Following the performance of Petya Stancheva’s project, the band EVDN lead by bass guitarist and composer Evden Dimitrov took to the stage. The set presented an interesting set of contemporary jazz compositions, written largely by the leader. Overall it was a good set with some great playing however I would have liked to have seen a little more fire and variation. Italian jazz and rock guitarist Matteo Mancuso delivered a powerhouse set of jazz/Rock rooted in the late 1970’s style. There is no doubt Mancuso has a repertoire of very impressive chops and these were on full display during the set. That said, this was not just a display of exceptional technique, Mancuso has a keen sense of musicality and presented a varied set that exuded energy from start to finish.
The headline act for the Friday was The Philadelphia-born soul vocalist Bilal who delivered a great set featuring an eclectic mix of gospel, jazz, soul, blues and hip-hop. Having previously collaborated with the likes of Dr. Dre, Jay Z, Beyonce and Erykah Badu, he probably best known for the track “These Walls” with Kendrick Lamar, that earned them a Grammy award in 2016. Featuring a modest line-up of guitar bass and drums, the band were able to create a sound far greater than you would expect from this line-up with the addition of some well placed samples and loops. I particularly enjoyed the raw edge the band brought to many of the vocalists best known songs delivering a set full of energy and class.
Photos by Lubomir Vassilev
Saturday’s performances kicked off with concerts from two Bulgarian artists, Funkilicious and R&B, Soul vocalist Krista. This was followed by a great set from alto saxophonist Nikola Bankov. Hailing from Slovakia, Bankov has been on my radar since the release of his 2022 album “Dream Chaser”. His set at the A to JazZ Festival was my first opportunity to see him live and I was certainly not disappointed, it was a great set of modern fusion inspired jazz. However, the highlight of the evening, and perhaps the entire festival, was the performance by Judith Hill who closed out the day on the main stage. Hill’s performance was captivating and the way she connected immediately with the enormous audience that had filled the park to full capacity was nothing less than amazing. From a genre perspective it’s difficult to describe Hill, the material seamlessly traversed blues, gospel, soul and jazz and consistently throughout the set she showed full command of each one of these genres. Truly an amazing set.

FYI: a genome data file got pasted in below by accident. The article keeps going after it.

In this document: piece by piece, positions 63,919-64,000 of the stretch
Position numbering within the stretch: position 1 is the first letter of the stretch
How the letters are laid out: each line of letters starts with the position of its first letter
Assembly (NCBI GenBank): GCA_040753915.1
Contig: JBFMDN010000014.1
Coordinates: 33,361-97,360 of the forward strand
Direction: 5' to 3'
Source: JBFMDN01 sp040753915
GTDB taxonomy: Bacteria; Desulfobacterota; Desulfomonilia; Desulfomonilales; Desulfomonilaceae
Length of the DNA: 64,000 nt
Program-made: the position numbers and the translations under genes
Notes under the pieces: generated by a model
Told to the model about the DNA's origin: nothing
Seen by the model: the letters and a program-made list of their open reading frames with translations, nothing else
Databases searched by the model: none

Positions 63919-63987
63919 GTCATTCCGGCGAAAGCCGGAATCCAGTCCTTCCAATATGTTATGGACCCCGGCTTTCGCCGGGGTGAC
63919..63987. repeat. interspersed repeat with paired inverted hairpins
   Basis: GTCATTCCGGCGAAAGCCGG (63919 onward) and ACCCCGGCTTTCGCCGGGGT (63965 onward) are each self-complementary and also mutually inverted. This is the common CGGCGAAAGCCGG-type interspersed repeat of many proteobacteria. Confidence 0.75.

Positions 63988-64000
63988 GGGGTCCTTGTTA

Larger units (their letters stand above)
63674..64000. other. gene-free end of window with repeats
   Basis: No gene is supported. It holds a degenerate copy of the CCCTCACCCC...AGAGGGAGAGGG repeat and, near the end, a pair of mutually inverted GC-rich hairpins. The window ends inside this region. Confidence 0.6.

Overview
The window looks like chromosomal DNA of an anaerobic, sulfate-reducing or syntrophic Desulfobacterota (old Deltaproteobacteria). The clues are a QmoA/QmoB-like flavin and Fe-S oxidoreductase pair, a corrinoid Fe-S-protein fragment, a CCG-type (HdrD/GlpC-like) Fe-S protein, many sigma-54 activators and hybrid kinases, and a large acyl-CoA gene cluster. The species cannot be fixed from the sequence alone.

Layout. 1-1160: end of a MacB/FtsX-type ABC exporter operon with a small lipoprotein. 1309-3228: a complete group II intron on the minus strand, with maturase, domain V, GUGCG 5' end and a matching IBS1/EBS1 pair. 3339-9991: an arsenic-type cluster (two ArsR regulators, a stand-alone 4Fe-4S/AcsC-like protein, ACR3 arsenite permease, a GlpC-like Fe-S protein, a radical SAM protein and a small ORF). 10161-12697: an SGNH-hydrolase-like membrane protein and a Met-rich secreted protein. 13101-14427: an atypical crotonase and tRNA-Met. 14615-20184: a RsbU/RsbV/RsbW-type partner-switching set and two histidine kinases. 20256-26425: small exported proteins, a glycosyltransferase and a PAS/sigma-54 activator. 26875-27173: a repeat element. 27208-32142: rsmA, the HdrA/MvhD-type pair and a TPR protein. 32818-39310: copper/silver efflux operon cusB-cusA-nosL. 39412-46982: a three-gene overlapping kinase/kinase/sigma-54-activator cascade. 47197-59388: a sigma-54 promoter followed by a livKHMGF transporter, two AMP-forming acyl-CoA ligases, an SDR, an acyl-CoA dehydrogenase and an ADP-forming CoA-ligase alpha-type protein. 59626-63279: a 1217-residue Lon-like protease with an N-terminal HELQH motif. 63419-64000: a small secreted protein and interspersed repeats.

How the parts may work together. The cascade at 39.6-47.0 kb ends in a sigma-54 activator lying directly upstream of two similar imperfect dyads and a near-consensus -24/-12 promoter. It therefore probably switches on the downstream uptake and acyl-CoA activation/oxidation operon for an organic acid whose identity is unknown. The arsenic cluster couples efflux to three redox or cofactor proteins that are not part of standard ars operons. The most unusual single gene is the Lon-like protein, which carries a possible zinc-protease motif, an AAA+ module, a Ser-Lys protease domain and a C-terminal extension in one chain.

The final day delivered a number of surprises including a great set from Clavexperience featuring some highly creative musical gymnastics from vocalist Pavel Terziyski and Bobo & The Gang, who delivered a power set of jazz infused hip hop. Closing the festival was Lakecia Benjamin. Since the release of of her 2020 album “Pursuance” there has been no doubt that Benjamin is one of the hottest acts on the scene and reason for this was clear to see on stage in Sofia. It was a powerful performance that channeled a number of her major influences and specifically John Coltrane with an amazing version of his “A love Supreme”. I found it refreshing to see a more traditional jazz format with drummer E.J. Strickland and bassist Ivan Taylor forming a powerful backbone for Benjamin cut loose on. I’ve been struggling to find an appropriate adjective to describe this performance so I’m going to fall back on a term taken from the 1984 rockumentary “Spinal Tap’, it went to 11.
As I mentioned above, this was my first visit to Sofia and the A to Jazz Festival. On my way to the airport on the Monday morning I felt as if I had truly experienced something quite special. The atmosphere during the four days was amazing, not just at the festival itself but overall in the city. While I had no real preconceived notions, on all fronts I was surprised by the openness and friendliness of the people. The atmosphere at the festival itself was amazing and to be honest, I’ve not seen that many people in one place, at one time, during a jazz festival for a long time. In fact I mentioned to festival director Petar Dimitrov that this felt more like Glastonbury than a jazz festival. The programming was adventurous and right on mark with something for everyone and the village in the park concept worked extremely well adding to the relaxed atmosphere.
My recommendation would be to to lock in the weekend of the 4th to the 7th July 2024 for a trip to Sofia and the A to Jazz Festival.
Last modified: July 28, 2023